By Steve Hammes
High-income earners have a bull’s eye on their back.
When governmental budgets are stressed (when are they not?), some politicians know how to capitalize on the populist attitude that high-income taxpayers are the ones benefiting most from the economy. Therefore, they should be the ones looked to first to close budget gaps. Few elections have been won advocating that the rich pay too much in income taxes.
Voters have often demonstrated that they are willing to support higher taxes on high-income earners as long as it does not catch the middle class (them). Recently, California voters passed a referendum assessing higher income tax rates for those earning more than $250,000. It is easy to support more government as long as someone else has to pay for it.
There is a hidden fallacy to this belief: We all end up paying for it because the cost gets baked into the price of everything we buy.
Start with the fact that 80 percent of businesses have their income taxed at the owner’s individual rates because they are pass-through entities; i.e. S Corporations, Limited Liability Corporations (LLC’s), partnerships or sole proprietorships. When business income is added to the owner’s taxable income, it is easy to get to the highest tax rates. So a higher income tax on these “wealthy” individuals is really a tax on business income.
Like any business cost, higher income taxes have to be passed on to the customer in higher prices (additional revenue). To believe that it will just come out of the margin a business earns is unrealistic. The owners of businesses have to get an after-tax market return on their capital. If they don’t, the value of the business will decline. A well-managed business cannot let this happen for long or it is on its way to extinction.
Even businesses that are not taxed as pass-through entities (large corporations that pay taxes on their income) ultimately are affected by higher income taxes assessed to their high-income employees. These are the employees who are most talented and valuable to the business. They also have options in the market place.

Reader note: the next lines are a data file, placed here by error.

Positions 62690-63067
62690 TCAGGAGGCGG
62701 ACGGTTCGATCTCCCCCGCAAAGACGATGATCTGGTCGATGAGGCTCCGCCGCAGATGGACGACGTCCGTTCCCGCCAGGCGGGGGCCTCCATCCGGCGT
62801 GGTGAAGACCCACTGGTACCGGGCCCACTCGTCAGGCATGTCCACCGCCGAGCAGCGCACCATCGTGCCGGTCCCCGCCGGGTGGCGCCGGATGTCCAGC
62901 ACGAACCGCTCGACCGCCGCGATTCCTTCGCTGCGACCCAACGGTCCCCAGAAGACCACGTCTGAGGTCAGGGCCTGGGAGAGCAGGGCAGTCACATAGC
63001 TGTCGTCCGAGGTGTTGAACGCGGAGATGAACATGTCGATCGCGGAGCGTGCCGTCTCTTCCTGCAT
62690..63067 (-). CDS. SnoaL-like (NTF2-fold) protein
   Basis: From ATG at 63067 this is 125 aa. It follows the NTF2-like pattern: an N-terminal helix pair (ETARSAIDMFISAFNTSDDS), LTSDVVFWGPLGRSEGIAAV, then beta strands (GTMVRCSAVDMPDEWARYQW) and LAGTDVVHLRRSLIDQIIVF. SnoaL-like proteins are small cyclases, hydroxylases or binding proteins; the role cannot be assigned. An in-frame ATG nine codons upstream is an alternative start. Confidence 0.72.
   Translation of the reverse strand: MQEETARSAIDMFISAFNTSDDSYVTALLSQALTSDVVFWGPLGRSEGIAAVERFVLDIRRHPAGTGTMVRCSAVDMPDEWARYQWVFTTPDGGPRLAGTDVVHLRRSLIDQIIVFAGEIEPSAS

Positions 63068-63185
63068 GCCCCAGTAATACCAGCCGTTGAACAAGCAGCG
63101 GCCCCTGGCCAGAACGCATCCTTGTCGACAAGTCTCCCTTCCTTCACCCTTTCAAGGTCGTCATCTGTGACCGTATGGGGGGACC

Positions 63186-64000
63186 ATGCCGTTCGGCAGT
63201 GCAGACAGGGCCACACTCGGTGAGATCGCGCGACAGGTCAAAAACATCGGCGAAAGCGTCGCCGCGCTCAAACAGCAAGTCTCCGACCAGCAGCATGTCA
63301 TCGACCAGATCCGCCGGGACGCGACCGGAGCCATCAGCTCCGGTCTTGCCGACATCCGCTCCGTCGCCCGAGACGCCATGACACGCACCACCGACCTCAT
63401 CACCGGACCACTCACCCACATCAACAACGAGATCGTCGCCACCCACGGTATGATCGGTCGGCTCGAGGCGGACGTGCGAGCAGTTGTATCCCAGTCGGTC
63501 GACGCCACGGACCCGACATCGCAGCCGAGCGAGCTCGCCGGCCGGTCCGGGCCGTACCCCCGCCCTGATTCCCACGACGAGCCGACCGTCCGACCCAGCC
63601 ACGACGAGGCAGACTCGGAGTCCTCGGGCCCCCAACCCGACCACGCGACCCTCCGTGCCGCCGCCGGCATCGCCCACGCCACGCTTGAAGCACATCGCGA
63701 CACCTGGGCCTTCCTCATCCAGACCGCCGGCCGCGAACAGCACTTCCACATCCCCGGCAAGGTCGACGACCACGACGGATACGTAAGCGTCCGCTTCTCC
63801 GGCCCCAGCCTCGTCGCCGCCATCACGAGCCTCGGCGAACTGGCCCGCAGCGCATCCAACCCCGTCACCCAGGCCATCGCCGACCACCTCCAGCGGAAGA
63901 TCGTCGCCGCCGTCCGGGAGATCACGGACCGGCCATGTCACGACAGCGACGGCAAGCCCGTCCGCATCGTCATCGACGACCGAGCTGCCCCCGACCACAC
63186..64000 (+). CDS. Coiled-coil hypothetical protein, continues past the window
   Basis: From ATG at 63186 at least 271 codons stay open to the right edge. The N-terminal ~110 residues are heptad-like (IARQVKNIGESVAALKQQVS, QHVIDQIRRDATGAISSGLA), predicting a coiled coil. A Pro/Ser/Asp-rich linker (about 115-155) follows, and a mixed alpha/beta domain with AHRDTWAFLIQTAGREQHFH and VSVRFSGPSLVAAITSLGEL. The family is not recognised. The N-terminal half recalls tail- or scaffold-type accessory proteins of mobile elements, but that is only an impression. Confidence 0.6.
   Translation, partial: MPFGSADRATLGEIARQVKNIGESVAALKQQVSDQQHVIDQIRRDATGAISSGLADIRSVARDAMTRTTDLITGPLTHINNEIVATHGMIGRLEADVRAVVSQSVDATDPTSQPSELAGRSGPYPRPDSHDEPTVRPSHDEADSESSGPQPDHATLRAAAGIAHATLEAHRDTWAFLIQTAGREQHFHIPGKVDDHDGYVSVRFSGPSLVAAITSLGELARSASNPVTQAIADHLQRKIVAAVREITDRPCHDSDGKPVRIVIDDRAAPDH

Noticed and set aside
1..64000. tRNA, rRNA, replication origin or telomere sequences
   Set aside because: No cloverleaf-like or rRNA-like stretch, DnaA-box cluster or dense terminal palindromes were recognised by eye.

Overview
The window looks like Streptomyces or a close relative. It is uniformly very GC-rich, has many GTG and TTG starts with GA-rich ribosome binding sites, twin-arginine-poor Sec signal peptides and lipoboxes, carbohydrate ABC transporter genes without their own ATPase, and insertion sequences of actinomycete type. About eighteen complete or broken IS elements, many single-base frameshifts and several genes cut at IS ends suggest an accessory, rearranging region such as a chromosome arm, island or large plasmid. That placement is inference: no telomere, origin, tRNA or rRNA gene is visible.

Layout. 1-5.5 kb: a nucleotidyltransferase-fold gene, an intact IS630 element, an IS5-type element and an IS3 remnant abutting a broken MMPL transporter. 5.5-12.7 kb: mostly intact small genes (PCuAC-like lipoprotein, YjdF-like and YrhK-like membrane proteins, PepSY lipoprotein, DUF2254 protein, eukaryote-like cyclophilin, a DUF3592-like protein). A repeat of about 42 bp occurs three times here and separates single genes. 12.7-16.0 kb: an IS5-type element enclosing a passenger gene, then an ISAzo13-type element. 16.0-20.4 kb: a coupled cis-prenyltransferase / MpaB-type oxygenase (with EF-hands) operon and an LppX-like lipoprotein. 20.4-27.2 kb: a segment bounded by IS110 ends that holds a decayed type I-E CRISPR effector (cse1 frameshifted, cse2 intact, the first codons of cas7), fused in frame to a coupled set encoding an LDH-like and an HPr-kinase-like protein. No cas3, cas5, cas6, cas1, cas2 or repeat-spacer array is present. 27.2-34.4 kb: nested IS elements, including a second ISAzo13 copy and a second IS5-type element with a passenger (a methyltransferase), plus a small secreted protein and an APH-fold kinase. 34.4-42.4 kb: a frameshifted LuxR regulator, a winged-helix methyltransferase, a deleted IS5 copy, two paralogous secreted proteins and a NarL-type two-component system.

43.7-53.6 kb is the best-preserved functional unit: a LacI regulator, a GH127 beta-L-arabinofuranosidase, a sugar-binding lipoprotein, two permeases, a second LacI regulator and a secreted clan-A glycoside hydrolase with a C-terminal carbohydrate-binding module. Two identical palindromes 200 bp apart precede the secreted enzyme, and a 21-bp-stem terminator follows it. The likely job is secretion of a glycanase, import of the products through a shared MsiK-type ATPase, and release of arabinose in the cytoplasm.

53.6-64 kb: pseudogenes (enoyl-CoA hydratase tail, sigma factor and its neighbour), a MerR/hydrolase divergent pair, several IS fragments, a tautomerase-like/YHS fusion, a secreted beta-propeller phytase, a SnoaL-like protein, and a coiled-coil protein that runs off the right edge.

These may include demanding that their employers raise their salaries to get them whole on an after-tax basis or moving to another lower tax jurisdiction that may include a different employer.
They may be forced to seriously reconsider that higher compensation job offer they recently turned down now that their income has been reduced by income taxes. Employers will certainly face this when they hire new talent, particularly if it involves moving them from a lower tax jurisdiction.
Business managers who try to relocate talent from about any state to California (highest tax rate in 48 states) will experience this market shock. When employers are forced to increase compensation for the most talented employees, this business cost must be passed onto the customer.
So when we think taxing the rich is just fine because it doesn’t cost me anything, think of the successful car dealer, restaurant owner, grocery store or insurance agent in our community that it will affect. The basic rules of finance require that they take this cost, like all others, into consideration when setting their prices.
In the end their products and services will cost more and we will all pay for “their” higher taxes. We just won’t notice it, which is the kind of tax that politicians love.
Steve Hammes, managing director of INTEGRUS Consulting LLC in Cedar Rapids, is a CPA, was a part-time adjunct instructor in the Entrepreneurial Center at the University Of Iowa College Of Business from 2008 to 2010, and serves on the board of directors of Bankers Trust Company, Cedar Rapids. Comments: firstname.lastname@example.org